Fiber laser produces a laser beam at a very narrow width at the absolute wavelength which helps the material to absorb the energy more effectively compared to the other types of lasers.
Laser engraving brass using a fiber laser would have several advantages as follows:
- Apart from engraving, you can cut thicker brass using a fiber laser.
- It offers faster cutting and engraving compared to other laser types.
- The spot size in the fiber laser is smaller than the CO2 laser which helps in achieving superior precision and clarity.
- Material compatibility is higher in fiber lasers. For instance, you may engrave plastics, gold, and titanium using a fiber laser which may not be possible by the CO2 lasers at any cost.
Furthermore, using only the MOPA fiber laser, you can laser engrave brass with color and this task is impossible to do with any other type of laser.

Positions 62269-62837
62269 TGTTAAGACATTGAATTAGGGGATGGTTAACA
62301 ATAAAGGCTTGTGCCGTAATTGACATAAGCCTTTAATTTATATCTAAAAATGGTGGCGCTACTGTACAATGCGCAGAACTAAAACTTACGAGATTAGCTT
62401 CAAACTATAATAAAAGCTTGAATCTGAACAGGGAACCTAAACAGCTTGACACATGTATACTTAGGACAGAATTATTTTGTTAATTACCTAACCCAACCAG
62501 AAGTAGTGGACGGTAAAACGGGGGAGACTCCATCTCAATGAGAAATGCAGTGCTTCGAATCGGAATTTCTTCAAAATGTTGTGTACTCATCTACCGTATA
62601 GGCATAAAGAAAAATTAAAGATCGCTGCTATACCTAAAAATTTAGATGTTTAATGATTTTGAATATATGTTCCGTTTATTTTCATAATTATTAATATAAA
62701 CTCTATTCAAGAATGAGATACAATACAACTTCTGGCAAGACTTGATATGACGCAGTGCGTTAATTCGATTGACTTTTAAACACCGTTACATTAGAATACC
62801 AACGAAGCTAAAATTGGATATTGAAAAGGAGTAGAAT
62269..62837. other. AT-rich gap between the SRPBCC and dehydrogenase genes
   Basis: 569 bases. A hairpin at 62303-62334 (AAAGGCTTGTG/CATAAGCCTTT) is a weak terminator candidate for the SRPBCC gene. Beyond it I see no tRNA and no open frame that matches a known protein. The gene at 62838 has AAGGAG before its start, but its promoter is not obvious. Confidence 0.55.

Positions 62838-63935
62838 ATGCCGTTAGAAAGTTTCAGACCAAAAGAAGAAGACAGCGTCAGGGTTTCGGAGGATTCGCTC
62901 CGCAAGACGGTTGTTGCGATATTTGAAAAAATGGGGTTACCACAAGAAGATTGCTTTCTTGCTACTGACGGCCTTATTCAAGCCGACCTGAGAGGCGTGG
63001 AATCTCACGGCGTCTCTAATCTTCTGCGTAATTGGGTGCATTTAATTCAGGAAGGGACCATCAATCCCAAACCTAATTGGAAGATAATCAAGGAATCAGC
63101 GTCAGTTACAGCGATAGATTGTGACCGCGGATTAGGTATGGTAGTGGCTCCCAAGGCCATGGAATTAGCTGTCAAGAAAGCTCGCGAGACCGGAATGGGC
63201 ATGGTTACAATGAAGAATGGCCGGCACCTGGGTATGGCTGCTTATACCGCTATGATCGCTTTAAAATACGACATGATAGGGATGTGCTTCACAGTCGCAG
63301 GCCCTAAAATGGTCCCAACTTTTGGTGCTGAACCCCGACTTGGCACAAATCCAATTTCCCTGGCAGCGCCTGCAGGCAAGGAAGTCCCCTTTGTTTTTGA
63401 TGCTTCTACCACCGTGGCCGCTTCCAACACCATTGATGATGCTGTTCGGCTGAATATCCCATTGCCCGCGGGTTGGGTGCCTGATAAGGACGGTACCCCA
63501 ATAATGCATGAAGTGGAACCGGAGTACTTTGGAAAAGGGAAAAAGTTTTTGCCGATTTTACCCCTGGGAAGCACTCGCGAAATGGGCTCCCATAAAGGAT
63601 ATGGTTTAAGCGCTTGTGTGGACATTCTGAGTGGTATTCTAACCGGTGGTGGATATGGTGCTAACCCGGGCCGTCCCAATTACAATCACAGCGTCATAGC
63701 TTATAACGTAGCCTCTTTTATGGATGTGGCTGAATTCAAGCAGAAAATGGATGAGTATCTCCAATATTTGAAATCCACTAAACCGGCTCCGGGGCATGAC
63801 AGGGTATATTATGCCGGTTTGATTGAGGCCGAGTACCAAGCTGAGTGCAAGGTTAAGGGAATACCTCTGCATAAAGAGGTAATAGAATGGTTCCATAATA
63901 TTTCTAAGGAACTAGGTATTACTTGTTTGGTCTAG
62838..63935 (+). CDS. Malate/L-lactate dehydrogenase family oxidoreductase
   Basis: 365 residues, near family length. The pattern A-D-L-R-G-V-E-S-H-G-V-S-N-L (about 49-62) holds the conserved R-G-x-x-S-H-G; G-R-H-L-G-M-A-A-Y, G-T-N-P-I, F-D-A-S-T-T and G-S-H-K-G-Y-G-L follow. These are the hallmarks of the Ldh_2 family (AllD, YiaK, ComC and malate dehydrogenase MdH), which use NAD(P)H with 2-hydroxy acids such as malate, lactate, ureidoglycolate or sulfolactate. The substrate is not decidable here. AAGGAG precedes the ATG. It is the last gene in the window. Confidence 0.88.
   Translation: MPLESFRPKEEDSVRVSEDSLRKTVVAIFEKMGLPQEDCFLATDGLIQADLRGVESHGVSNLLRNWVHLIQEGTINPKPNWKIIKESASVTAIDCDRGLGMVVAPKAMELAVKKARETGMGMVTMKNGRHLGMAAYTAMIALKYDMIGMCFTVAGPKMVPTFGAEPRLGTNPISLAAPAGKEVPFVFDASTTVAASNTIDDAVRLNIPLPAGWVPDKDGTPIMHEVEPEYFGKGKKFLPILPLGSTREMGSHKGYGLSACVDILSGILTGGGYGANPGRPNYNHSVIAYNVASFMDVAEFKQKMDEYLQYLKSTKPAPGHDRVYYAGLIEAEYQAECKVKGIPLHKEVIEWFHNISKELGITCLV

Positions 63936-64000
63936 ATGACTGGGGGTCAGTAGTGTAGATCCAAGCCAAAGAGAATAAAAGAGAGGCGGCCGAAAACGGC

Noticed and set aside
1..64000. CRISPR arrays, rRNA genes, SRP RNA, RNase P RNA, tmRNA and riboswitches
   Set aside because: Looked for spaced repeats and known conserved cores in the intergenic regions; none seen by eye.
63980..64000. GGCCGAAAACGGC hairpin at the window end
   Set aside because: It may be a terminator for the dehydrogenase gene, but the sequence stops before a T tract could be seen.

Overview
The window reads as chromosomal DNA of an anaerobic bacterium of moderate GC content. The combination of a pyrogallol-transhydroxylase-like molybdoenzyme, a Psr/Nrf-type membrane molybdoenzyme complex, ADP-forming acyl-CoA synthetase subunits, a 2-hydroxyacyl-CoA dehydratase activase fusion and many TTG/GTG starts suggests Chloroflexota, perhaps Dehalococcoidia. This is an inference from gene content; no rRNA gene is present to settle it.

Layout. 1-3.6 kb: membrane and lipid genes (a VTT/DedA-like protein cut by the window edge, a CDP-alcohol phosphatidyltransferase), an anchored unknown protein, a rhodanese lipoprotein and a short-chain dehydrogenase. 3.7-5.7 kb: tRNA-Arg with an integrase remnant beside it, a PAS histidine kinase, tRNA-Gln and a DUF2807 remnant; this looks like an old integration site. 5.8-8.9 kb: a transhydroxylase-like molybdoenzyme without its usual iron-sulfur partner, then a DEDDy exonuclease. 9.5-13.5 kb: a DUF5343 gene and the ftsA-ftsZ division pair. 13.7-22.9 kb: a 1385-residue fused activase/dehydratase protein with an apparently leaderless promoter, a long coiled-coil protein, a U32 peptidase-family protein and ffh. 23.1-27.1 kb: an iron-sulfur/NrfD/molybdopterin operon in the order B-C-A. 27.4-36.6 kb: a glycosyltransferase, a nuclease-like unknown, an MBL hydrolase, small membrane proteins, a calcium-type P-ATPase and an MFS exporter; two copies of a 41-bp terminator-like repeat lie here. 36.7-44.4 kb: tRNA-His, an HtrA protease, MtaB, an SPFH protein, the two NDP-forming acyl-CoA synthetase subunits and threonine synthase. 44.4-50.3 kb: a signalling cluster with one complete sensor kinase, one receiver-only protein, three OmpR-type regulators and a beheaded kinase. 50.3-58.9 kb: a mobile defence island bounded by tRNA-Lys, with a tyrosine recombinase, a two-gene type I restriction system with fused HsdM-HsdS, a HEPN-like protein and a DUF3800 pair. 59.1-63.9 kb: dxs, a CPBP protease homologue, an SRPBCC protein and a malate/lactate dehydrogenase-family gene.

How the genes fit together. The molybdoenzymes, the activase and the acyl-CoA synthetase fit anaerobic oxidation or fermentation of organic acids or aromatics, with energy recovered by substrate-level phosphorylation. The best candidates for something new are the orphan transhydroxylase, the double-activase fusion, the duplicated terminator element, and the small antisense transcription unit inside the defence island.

The main difference between a MOPA fiber laser and a normal fiber is that only MOPA fiber lasers are compatible to do black laser marking using aluminum oxide and the MOPA fiber laser’s pulse rise time & pulse frequency are adjustable as per the material types.
CO2 laser machine creates a powerful laser beam from a mixture of carbon dioxide, nitrogen, and other gases. CO2 lasers are also capable of engraving brass but the workpiece should be laserable brass.
The main positive side of using a CO2 laser is achieving both cutting and engraving with the same machine with a variety of materials. For example, a crafter with a CO2 laser can easily make different shapes of wood, acrylic, and other workable materials being able to engrave brass plates at the same time.
Even though the laser spot and accuracy of CO2 lasers are slightly inferior to the fiber lasers, the differences are not noticeable to normal people.
Another advantage of the CO2 laser engraver would be batch processing ability with fewer investments which is a plus point for the small engraving business.